Tag Archives: the kommandant’s girl

Deals of the Moment- August


Every month amazon has a set of kindle monthly deals. This in the post where I talk about any books which are of interest.

So I’m going to briefly talk about the books I’ve read which are on offer, and those that I have bought myself. Why I liked them/bought them, and what they are about. End links are to the amazon page, any other links are to my reviews. Amazon links are affiliate links but any money made goes back into the blog (e.g. for giveaways)

Please note prices are correct at time of publishing and may be subject to change.


Fear and Loathing in Las Vegas- Hunter S Thompson

I may buy this one because it’s on The Rory List, although I’m not sure how ‘me’ it is.  Plus it’s very popular. It’s about drugs and the ‘American Dream’

Buy it…here (only £1.99)


The Virgin Suicides- Jeffrey Eugenides

I love Jeffrey Eugenides writing, and especially liked Middlesex. The Virgin Suicides is a sort of modern classic. About a family of girls who all commit suicide.

You can buy it…here (only £1.99)


Hotel on the Corner of Bitter and Sweet- Jamie Ford

This is one of my favourite World War novels. It’s about the Japanese community in America during WW2.

You can buy it…here. (only £0.99)


The Happiness Project- Gretchen Rubin

I’ve heard some fantastic things about this book, but again I’m not sure if it’s one for me, it seems a bit self-helpy for my taste. However I may give it a go. It’s a sort of autobiography showing the various methods Rubin used to gain happiness and how they worked out for her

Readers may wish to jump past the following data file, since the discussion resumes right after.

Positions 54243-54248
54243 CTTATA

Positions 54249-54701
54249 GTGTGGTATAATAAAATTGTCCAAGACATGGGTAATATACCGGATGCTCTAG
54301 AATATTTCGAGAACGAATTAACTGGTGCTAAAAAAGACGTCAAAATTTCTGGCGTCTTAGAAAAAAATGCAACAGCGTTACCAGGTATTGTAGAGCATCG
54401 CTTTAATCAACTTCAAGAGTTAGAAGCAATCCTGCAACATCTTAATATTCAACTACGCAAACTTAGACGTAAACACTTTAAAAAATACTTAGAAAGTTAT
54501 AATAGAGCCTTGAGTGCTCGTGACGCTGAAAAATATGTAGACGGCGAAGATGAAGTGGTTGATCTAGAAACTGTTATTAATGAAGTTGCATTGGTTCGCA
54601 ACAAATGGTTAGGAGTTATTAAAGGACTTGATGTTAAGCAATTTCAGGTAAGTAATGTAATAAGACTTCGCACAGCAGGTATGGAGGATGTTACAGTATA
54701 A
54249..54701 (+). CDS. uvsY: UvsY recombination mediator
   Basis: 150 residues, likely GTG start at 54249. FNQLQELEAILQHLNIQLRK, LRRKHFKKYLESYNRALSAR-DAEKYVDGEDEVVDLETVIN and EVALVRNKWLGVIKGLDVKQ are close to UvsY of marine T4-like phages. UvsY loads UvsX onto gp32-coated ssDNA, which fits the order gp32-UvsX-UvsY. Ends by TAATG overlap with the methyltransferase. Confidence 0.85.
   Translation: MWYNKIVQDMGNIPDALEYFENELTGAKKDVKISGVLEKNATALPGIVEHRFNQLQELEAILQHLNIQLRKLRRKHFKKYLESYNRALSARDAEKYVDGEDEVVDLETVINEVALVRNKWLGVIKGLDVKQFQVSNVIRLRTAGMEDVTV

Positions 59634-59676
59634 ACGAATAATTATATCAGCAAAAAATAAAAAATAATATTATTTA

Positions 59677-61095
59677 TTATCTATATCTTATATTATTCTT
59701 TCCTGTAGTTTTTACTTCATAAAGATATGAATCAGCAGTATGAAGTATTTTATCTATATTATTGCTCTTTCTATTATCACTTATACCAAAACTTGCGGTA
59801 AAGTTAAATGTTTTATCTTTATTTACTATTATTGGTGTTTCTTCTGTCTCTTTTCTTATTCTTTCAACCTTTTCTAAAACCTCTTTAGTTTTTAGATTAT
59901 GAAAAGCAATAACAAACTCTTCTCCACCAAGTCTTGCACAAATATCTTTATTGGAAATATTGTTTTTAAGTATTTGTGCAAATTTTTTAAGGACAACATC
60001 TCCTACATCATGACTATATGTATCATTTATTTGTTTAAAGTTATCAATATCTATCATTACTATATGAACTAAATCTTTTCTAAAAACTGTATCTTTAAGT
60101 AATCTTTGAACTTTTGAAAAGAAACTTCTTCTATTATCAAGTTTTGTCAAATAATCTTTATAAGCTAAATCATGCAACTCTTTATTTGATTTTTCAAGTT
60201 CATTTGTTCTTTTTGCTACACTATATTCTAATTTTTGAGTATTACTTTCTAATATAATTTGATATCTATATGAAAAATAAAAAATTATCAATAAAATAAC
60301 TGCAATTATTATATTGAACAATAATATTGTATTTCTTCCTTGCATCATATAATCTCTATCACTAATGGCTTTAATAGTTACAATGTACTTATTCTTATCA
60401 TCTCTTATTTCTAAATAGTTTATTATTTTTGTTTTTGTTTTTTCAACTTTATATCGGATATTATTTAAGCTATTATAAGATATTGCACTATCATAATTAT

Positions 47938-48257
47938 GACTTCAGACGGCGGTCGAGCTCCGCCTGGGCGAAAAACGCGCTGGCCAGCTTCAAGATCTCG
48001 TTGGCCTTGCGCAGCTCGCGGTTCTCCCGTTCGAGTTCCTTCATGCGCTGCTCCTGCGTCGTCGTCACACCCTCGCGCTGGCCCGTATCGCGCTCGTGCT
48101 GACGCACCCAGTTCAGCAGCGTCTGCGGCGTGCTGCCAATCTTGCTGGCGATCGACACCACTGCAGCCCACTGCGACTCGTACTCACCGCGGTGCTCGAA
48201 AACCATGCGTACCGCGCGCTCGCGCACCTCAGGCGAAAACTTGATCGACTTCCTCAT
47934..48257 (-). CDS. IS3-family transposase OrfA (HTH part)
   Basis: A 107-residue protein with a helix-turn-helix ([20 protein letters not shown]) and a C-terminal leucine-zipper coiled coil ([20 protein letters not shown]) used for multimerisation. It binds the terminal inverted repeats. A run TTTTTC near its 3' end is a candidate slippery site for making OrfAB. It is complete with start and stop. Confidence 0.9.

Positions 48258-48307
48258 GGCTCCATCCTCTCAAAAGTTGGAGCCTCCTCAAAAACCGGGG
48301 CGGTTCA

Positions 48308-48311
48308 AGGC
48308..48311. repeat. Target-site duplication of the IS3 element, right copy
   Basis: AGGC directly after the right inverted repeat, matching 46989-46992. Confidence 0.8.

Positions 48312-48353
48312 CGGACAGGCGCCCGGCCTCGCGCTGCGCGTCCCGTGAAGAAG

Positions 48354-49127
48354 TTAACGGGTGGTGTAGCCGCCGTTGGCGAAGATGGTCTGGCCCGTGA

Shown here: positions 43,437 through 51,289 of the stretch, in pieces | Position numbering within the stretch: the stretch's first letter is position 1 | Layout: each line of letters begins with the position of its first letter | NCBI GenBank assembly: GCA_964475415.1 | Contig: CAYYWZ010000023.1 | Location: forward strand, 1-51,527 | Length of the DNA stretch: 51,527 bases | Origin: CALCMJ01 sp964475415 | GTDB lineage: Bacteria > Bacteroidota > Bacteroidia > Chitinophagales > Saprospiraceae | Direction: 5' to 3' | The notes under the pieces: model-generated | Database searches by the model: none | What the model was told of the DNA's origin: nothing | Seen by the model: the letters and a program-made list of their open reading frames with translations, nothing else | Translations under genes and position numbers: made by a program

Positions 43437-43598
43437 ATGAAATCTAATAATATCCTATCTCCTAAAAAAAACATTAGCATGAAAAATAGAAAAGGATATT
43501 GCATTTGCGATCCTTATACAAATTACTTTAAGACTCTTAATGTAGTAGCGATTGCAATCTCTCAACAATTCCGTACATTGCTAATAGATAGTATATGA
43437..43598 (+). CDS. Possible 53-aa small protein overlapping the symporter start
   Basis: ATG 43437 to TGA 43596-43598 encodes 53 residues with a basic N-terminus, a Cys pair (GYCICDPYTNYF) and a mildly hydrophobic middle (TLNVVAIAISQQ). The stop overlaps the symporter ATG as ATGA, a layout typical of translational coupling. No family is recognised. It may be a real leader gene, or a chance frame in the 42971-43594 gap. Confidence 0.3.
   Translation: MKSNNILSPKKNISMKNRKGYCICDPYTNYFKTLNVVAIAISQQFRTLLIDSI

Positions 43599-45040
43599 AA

Buy it…here (only £1.99)


Keeping Faith- Jodi Picoult

I am a big Picoult fan, I’ve read all her books. Keeping Faith is about a kid who starts hearing God. She ends up with a lot of attention, but so much rubbish is going on in her life, is she really hearing God?

Buy it…here (only £1.99)


The Storyteller- Jodi Picoult

Yes another Picoult one. This is about an ex-Nazi SS solider who wants forgiveness. Not a ‘usual’ Picoult but very good

Buy it…here (only £1.49)


Anita and Me- Meera Syal

Anita and Me was one of the first ‘adult’ books I read. It’s about an Asian girl growing up in a predominately white town, and wanting to fit in.

Buy it…here (only £1.99)


The Brief Wondrous Life of Oscar Wao- Junot Diaz

This is one of those books everyone says you ‘have’ to read. It’s about a geek who lives in a dream world- basically.

Buy it…here (only £2.59)


Charlotte Street- Danny Wallace

I loved this book when I read it. It’s a bit like Nick Hornby in style. About a man who tries to find a woman whose disposable camera he accidentally took.

Buy it…here (only £1.99)


Kommandant’s Girl- Pam Jenoff

Kommandant’s Girl is probably my favourite Pam Jenoff (at least so far). It’s about a girl who gets together with a German Kommndant to help the resistance during WW2.

Buy it…here (only £0.99)


The Ocean at the End of the Lane- Neil Gaiman

I just finished this one (it’s a Summer deal rather than a monthly). I highlighted a lot of quotes (see a few on my tumblr). It’s sort of insightful, a coming of age novel, but with the usual Gaiman fantasy element (yeah, can you tell I still need to write my review?)

Buy it…here (only £0.99)


Still Alice- Lisa Genova

A very moving book, and sad. About a woman with early-onset dementia.

Buy it…here (only £1.99)


The Hunger Games- Suzanne Collins

If anyone doesn’t already have it! It’s a dystopian book about a ‘game’ played every year where basically kids have to kill each other off, sort of based on Battle Royal. I really liked it.

Buy it…here (only £2.19)


Eleanor and Park- Rainbow Rowell

Not my favourite Rainbow Rowell, but still great. Geeky. It’s a love story, but more too.

Buy it…here (only £1.99)

 

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The Diplomat’s Wife- Pam Jenoff


The Diplomat’s Wife is a follow up to The Kommandant’s Girl. However you do not need to read The Kommandant’s Girl to understand The Diplomat’s Wife.